Researchers from Boston University in the US developed Solar D, through a process in which the ingredients of a sunscreen are altered in such a way that it does not impact its sun protection factor (SPF), but does allow the body to produce vitamin D.
“Solar D was designed with compounds with differing filter compositions to maximise vitamin D production while maintaining its sun protection for reducing erythema or burning of the skin,” said Michael F. Holick, professor at Boston University.
Sun exposure has been the major source of vitamin D for most children and adults worldwide.
However, the increased risk of skin cancer led to the widespread usage of sunscreens.
As a result, an SPF of 30 when properly applied reduces the capacity of the skin to produce vitamin D by almost 98 percent, the researchers said.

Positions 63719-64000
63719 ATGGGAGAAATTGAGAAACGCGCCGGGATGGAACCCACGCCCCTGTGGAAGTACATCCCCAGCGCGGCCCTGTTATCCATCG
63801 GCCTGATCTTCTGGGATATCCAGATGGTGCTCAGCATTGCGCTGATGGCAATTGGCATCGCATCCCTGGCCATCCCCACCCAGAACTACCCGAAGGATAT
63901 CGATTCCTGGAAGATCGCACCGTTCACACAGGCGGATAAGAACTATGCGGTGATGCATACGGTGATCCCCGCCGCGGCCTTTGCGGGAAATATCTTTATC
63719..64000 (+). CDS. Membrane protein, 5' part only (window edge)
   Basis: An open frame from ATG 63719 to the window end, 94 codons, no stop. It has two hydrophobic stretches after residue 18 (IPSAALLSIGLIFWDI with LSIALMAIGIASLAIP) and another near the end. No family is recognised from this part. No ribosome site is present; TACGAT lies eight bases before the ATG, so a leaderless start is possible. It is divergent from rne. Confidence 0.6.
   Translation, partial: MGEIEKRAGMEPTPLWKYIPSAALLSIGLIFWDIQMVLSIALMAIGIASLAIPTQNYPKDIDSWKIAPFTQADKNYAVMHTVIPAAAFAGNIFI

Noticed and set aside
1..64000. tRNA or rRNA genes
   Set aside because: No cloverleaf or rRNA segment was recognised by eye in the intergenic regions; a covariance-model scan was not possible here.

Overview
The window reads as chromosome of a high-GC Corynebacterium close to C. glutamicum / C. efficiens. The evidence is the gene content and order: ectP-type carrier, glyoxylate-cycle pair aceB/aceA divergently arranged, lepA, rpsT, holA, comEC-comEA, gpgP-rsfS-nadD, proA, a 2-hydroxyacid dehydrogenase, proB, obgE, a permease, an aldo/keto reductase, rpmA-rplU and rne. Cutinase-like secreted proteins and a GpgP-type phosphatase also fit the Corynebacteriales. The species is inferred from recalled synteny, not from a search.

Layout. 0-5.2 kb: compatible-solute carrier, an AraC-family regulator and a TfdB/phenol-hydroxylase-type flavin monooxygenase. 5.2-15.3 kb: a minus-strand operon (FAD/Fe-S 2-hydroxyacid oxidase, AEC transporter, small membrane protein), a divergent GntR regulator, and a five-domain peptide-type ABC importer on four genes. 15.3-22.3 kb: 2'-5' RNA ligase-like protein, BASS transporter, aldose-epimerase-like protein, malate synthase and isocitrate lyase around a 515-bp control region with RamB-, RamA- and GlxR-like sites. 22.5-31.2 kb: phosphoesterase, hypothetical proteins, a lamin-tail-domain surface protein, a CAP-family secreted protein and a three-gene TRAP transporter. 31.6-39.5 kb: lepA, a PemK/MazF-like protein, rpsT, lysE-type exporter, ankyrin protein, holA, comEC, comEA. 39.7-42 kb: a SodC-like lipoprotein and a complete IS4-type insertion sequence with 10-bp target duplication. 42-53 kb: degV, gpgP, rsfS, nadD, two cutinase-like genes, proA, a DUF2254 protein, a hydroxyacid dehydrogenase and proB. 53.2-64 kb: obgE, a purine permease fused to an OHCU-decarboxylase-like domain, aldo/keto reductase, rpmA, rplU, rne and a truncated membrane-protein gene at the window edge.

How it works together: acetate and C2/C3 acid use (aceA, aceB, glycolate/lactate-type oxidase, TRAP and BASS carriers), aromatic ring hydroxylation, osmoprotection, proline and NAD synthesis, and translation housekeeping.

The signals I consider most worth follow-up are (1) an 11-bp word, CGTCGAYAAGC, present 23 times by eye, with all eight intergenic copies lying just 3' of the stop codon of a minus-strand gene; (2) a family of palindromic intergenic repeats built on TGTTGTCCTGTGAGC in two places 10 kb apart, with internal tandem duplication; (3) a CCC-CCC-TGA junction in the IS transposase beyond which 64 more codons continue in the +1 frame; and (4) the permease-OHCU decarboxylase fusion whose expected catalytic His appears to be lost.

There are several chemical compounds that are typically used in a sunscreen that efficiently absorbed varying wavelengths of UVB radiation, the researchers explained in the study published in the journal PLOS ONE.
After removing certain ingredients the researchers compared Solar D, which has an SPF of 30, to a popular commercial sunscreen with the same SPF, and found Solar D allowed for up to 50 percent more production of vitamin D in-vitro.